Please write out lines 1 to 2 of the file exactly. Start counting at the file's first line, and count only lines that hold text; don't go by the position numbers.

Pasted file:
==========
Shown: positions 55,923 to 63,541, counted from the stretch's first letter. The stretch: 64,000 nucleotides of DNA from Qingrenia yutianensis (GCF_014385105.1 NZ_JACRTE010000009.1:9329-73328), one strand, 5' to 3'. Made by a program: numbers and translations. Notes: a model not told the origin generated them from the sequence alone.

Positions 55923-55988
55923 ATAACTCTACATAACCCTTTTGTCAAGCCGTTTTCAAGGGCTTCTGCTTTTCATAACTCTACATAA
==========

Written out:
Shown: positions 55,923 to 63,541, counted from the stretch's first letter. The stretch: 64,000 nucleotides of DNA from Qingrenia yutianensis (GCF_014385105.1 NZ_JACRTE010000009.1:9329-73328), one strand, 5' to 3'. Made by a program: numbers and translations. Notes: a model not told the origin generated them from the sequence alone.

Positions 55923-55988